Getting Started With Keeping A Journal
By Claire Bidwell Smith
As a writer and a therapist, I’ve always believed in the importance of journaling during the grief journey. Simply keeping a journal can help regulate emotions, provide an outlet for all the big feelings you are grappling with, and serve as an incredible way to reflect on your life as you move forward.
The truth is that we never get over the people we lose but it’s understandable that finding ways to move forward in our lives and be in the world without the people we love can feel daunting when you are going through a big loss. It’s also true that one of the most effective tools I’ve learned for this is writing about it.
The best part is that you don’t have to be a writer to take up journaling. I know that some people feel intimidated by the idea of writing, but this isn’t the kind of writing you need to stress about. The things you write in your journal are just for you. Your sentences don’t have to be perfect, you don’t need to use big words, and your thoughts don’t even have to be concise. No one has to read the things you write, including you – once you’ve journaled it’s up to you if you even want to reread what you wrote.
The point is to get your thoughts and feelings down on paper. When we are grieving we experience so many varying emotions, such as anger, disappointment, envy, self-doubt, sadness, guilt, and anxiety. It can be hard to navigate all of these, especially when you feel different ones day to day, or even hour to hour. Writing about what you’re feeling is one of the best ways to move through the rollercoaster of emotions.
When my mother died when I was eighteen, I wrote all the time. It felt like the only place I could hear myself think. I also wasn’t sure who to share all of my complex thoughts about her death with, so writing in my journal became a vital outlet for my grief process. I see this all the time with my clients as well. Taking a few minutes in the morning to write about how you’re feeling can better prepare you to deal with the responsibilities you have to face in your daily life. Or, taking some time to write in the afternoon or evening after a demanding day can help alleviate the pressure that builds up over the course of a day.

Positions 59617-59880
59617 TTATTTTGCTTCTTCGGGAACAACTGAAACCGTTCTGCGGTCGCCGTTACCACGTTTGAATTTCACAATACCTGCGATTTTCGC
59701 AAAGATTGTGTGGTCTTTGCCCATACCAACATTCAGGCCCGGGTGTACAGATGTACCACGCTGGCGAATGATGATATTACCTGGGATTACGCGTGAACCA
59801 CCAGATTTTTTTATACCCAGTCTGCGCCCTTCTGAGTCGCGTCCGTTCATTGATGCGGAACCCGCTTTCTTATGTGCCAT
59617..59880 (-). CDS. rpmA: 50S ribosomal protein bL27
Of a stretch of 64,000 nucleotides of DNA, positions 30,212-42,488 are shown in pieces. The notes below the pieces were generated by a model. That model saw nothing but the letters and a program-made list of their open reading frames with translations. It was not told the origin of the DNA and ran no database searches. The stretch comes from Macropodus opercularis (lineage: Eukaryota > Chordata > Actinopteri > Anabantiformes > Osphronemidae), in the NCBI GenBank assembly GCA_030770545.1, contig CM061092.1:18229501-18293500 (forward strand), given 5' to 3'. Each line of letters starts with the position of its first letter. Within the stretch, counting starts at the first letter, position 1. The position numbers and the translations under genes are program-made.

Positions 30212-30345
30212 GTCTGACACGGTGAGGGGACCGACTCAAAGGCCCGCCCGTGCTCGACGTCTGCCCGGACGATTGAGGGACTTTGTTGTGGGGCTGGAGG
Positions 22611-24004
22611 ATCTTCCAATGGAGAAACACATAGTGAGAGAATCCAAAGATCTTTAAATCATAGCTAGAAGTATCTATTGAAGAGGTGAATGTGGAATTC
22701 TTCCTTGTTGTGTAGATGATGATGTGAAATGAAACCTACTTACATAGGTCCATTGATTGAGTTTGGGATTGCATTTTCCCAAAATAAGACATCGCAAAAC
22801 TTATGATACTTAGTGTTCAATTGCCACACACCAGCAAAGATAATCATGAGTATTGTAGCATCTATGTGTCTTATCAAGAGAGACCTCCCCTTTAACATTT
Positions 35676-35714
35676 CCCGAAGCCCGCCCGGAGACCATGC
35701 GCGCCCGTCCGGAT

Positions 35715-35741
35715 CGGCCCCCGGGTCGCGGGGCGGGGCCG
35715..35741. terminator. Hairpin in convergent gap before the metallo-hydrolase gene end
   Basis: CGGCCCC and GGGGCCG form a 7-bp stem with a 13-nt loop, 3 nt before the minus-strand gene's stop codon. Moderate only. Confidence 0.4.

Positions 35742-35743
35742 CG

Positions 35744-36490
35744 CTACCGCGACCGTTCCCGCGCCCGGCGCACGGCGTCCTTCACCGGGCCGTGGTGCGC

The best part about journaling is that it doesn’t have to be an arduous task. Don’t feel like you need to sit down and write for an hour, or that you have to write anything too complex. Try freewriting anything that comes to mind, or even setting a timer to write for just five to ten minutes can reduce any pressure you might feel around this kind of activity.
I also think that when we keep a journal during our grief process it can serve as a wonderful way to reflect on all the ways you have changed or grown since going through your loss. Oftentimes in grief we can experience the feeling of being stuck, but using your journal to examine how you felt a few months or weeks ago can enable you to see how you are growing in ways that you might not be aware of.
There are even studies that show that journaling can have positive effects on our physical health and even our sleep! That’s because writing provides an outlet and a release from all the heavy emotions we carry on a regular basis, especially when we are grieving.
I love the journal that is included with the Remembering a Life Self-Care Box because it includes beautiful quotes like, “Your memory feels like home to me. So whenever my mind wanders, it always finds its way back to you.” The box also includes essential oils and a candle so you can really make a ritual out of the journaling process.
Lastly, if you’re not sure what to write, the Remembering a Life Grief Journal includes a list of helpful prompts that will help get your pen flowing. Remember, writing doesn’t have to be intimidating – it’s a form of self-care and reflection that will help you navigate one of the most difficult experiences of your life. Grief can be a transformative process and finding ways to allow ourselves to open up to this journey is the way to heal.
By Claire Bidwell Smith is a therapist, renowned grief expert, and the author of three books of nonfiction: The Rules of Inheritance, After This: When Life is Over Where Do We Go? and Anxiety: The Missing Stage of Grief. Claire offers numerous online programs for grief in addition to working with people one-on-one. Led by her own experiences with grief, and fueled by her work in hospice and private practice, Claire strives to provide support for all kinds of people experiencing all kinds of grief.
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